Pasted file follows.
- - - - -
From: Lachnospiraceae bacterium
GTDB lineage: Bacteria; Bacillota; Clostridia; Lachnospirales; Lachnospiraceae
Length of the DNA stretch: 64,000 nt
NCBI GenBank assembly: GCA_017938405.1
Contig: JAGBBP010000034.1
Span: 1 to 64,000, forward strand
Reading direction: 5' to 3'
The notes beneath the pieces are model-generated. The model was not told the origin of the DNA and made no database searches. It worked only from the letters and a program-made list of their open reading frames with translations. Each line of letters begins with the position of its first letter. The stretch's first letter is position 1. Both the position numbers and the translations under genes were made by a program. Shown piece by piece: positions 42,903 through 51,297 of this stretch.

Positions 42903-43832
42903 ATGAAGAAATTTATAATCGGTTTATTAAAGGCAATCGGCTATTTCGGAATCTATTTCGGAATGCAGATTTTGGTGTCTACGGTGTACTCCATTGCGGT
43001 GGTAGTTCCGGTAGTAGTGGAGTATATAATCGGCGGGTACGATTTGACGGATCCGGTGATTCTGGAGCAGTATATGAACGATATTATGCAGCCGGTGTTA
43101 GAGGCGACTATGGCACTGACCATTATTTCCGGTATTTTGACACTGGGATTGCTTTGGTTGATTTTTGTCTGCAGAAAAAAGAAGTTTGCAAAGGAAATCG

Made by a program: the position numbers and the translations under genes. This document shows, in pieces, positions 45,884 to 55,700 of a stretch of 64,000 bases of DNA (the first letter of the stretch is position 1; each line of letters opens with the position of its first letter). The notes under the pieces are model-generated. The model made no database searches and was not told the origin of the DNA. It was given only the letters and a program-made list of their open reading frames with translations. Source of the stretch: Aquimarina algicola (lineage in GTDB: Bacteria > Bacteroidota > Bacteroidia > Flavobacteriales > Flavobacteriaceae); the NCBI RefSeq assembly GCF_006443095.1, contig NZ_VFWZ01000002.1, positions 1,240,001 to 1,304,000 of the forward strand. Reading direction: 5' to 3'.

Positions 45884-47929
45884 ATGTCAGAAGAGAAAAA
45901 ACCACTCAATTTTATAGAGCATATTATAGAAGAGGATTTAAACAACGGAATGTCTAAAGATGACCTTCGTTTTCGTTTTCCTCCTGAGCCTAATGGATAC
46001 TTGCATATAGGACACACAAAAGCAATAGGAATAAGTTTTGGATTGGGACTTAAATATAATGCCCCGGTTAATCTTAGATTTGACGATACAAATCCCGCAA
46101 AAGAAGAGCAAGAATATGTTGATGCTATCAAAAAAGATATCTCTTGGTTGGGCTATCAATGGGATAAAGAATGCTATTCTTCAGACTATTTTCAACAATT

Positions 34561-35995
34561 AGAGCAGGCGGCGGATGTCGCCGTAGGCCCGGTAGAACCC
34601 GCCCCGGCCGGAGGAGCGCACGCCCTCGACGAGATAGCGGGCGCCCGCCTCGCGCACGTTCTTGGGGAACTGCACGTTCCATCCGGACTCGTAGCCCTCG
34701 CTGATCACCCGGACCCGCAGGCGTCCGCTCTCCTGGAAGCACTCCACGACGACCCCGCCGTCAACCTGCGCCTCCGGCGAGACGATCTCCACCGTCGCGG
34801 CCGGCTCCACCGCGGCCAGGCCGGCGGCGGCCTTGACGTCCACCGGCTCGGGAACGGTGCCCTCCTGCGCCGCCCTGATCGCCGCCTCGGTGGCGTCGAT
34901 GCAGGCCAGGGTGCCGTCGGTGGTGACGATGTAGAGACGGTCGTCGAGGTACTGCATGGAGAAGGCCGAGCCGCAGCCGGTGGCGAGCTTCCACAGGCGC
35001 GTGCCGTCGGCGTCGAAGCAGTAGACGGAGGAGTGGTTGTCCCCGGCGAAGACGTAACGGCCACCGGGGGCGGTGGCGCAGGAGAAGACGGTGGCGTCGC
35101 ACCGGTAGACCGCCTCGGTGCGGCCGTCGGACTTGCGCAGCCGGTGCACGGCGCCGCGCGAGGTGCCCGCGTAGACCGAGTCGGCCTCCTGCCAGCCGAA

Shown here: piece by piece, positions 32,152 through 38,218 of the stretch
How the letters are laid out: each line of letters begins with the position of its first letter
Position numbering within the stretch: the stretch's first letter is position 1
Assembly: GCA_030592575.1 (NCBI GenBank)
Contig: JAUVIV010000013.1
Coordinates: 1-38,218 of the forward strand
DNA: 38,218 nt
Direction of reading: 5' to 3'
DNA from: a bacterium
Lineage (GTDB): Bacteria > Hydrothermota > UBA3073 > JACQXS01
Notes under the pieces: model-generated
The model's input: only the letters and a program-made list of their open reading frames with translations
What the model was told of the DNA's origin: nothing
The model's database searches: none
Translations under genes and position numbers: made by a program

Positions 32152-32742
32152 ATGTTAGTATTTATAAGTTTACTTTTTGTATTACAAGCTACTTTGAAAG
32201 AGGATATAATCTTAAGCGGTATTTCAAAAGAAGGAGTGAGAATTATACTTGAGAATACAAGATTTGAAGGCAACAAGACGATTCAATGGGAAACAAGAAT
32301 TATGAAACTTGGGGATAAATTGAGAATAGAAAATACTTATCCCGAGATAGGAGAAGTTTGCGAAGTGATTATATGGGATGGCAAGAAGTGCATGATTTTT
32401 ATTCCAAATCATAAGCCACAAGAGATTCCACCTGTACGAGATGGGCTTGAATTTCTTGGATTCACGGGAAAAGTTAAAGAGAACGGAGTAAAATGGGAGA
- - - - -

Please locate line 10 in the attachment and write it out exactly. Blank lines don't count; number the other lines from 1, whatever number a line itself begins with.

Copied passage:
42903 ATGAAGAAATTTATAATCGGTTTATTAAAGGCAATCGGCTATTTCGGAATCTATTTCGGAATGCAGATTTTGGTGTCTACGGTGTACTCCATTGCGGT